Beltline community home to relaxed atmosphere, pedestrian and cyclist accessibility
P.J Lavergne has called the Beltline home for the last 10 years.
“It’s so close to everything,” he said. “I don’t drive, so it makes life easy. I’m, at most, a 10-minute walk from anything I could ever need.”
Lavergne, who heads local rock ’n roll band Napalmpom, added the area’s relaxed atmosphere comes through in the attitude of its residents.
“And it being so pedestrian and cyclist accessible adds to that,” he said. “There’s park space, and my favourite bars and record stores and restaurants all so close. It’s like having the best backyard in the world.”
Lavergne isn’t alone. The Beltline’s population has seen positive growth in each of the last five years, according to the Calgary Civic Census. The area’s population has increased by 13 per cent from 2010 to 21,357 residents in 2014. That’s in stark contrast to 2001 and 2002 in which the Beltline consecutively recorded the largest population losses in Calgary.
Rapidly selling condo developments and an increased desire for more walkable communities have contributed to more people calling the inner city home.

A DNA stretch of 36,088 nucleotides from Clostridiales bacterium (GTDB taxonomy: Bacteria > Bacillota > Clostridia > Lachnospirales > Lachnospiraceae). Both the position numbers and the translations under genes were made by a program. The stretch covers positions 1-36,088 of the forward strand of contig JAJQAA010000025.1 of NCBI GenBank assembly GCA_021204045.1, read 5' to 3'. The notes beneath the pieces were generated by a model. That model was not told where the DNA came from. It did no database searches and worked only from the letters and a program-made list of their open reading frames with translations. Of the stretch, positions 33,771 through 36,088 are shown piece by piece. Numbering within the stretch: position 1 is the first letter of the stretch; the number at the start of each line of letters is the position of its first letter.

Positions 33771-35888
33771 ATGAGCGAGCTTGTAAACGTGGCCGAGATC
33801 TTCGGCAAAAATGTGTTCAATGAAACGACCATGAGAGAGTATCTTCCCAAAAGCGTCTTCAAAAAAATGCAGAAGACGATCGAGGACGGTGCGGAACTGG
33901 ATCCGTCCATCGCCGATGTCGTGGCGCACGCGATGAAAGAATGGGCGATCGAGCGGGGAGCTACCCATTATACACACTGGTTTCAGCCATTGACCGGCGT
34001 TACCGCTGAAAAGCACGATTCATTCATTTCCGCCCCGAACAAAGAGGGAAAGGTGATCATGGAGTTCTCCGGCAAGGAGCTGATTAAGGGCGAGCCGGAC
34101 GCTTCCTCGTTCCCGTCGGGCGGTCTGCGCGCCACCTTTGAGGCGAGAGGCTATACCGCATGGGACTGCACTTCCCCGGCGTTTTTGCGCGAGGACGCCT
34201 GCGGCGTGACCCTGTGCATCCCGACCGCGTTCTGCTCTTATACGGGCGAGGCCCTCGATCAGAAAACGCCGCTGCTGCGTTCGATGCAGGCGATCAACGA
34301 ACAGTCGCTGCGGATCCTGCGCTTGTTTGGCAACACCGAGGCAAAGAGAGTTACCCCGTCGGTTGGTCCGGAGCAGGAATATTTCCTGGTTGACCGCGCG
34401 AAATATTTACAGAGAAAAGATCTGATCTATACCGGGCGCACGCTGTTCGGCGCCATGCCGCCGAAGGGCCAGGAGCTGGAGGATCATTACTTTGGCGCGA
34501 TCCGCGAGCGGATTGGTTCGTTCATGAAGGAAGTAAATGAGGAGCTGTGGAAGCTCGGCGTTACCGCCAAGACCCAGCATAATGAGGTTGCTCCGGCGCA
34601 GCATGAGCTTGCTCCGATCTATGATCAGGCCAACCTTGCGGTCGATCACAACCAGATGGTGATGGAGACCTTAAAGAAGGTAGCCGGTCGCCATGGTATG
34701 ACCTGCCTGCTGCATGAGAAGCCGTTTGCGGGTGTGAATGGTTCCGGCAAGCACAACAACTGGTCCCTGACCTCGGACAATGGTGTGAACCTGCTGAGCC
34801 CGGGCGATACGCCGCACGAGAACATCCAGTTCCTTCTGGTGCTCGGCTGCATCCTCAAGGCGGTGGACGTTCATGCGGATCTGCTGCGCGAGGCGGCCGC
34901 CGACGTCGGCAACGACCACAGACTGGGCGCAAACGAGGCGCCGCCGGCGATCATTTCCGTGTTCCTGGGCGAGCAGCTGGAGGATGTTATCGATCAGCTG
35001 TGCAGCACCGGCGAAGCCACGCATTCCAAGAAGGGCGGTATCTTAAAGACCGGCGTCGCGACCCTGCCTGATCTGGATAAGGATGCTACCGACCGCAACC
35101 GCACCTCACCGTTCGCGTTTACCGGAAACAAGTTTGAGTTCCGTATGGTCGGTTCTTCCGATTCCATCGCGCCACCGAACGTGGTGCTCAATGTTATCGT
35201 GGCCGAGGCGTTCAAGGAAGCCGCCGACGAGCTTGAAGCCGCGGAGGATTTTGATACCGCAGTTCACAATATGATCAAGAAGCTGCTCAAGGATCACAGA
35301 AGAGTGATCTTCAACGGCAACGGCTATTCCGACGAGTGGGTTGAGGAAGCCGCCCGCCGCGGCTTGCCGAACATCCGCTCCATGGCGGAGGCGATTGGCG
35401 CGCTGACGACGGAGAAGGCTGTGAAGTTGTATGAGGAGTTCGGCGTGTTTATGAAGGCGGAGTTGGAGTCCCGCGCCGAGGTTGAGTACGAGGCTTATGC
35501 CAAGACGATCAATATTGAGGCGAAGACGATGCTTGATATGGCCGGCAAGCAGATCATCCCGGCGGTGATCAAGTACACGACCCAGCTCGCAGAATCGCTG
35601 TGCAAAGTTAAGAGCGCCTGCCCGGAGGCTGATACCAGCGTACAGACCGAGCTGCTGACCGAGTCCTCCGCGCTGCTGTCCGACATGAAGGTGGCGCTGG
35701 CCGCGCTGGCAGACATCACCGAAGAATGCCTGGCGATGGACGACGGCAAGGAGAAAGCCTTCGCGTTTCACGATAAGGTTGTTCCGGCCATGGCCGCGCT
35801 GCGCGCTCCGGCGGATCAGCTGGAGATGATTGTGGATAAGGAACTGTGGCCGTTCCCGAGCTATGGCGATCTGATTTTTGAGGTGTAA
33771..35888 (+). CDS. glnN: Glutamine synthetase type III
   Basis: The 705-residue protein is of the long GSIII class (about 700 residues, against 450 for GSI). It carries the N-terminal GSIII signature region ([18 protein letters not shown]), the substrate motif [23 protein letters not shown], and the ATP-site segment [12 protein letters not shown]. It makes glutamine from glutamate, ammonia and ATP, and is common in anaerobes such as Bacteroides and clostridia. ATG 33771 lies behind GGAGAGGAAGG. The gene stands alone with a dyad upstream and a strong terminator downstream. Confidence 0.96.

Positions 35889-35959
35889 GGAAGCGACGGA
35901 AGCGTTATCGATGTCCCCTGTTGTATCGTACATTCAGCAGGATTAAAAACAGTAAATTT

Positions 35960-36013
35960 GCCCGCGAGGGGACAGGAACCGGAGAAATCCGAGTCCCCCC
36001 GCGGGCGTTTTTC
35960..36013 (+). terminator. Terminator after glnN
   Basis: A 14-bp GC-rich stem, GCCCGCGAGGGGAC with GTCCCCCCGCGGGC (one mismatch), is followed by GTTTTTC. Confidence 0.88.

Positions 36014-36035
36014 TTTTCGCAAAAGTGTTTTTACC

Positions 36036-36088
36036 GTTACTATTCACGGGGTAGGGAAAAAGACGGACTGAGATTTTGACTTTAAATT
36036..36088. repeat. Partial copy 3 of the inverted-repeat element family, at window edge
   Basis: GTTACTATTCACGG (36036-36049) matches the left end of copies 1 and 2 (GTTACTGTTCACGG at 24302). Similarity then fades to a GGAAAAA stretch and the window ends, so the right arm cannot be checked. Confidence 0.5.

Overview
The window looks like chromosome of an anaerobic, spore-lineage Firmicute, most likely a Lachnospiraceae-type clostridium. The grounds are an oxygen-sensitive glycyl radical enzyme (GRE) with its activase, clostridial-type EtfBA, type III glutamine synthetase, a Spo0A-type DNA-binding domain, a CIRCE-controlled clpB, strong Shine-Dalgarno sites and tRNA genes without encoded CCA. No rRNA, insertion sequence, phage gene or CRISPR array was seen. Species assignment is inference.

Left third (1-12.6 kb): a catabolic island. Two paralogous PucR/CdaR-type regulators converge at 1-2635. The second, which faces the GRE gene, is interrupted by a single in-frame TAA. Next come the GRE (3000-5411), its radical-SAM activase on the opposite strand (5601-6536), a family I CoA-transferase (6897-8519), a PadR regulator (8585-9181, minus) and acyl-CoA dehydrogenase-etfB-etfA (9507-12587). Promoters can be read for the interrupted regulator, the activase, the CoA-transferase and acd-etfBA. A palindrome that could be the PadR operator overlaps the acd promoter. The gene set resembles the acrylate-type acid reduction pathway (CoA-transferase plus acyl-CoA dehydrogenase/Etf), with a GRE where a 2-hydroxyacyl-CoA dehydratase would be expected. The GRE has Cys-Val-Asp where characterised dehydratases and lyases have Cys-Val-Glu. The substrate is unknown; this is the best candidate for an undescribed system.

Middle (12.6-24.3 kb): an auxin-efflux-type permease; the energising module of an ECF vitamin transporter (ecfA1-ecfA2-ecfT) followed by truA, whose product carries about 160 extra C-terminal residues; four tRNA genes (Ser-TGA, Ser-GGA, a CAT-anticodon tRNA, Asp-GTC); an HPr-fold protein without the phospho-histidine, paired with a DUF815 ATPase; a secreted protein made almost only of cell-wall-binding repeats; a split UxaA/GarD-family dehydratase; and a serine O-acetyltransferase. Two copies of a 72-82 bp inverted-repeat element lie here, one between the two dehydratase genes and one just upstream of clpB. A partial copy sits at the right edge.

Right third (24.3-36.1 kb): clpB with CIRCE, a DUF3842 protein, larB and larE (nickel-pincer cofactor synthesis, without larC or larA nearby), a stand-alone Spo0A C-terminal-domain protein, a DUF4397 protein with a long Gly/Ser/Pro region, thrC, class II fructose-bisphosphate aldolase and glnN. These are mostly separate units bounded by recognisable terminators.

For culture and retail aficionados, the Beltline is home to historical landmarks such as Lougheed House, while shoppers and event-goers have easy access to the 17th Avenue retail district and Calgary Stampede grounds.
The Beltline Community Association cites 160 restaurants, 100 boutiques, 17 art galleries more than 24 coffee shops, 37 bars and pubs and 13 green spaces in its borders.
As a Ward 8 community in Calgary, the Beltline is also one city area that will be impacted should a recently passed first reading in City council become a bylaw.
On May 13, council voted 9-6 in favour of secondary and backyard suites being either licensed or registered with allowances for neighbours to give their say of approval or otherwise. Secondary suites have been long debated in the city, appearing before council dozens of time with little headway. More than 53 per cent of home in Calgary are currently zoned RC1 or R1 prohibiting secondary suites.
“As I’ve been saying for nearly five years, we’ve been having a lot of trouble making the touchdown pass, we’re just moving the ball a little bit down the field each time and this would be a further move down the field and that’s better than nothing,” said Mayor Naheed Nenshi of the motion.
Secondary suites are back in council June 29.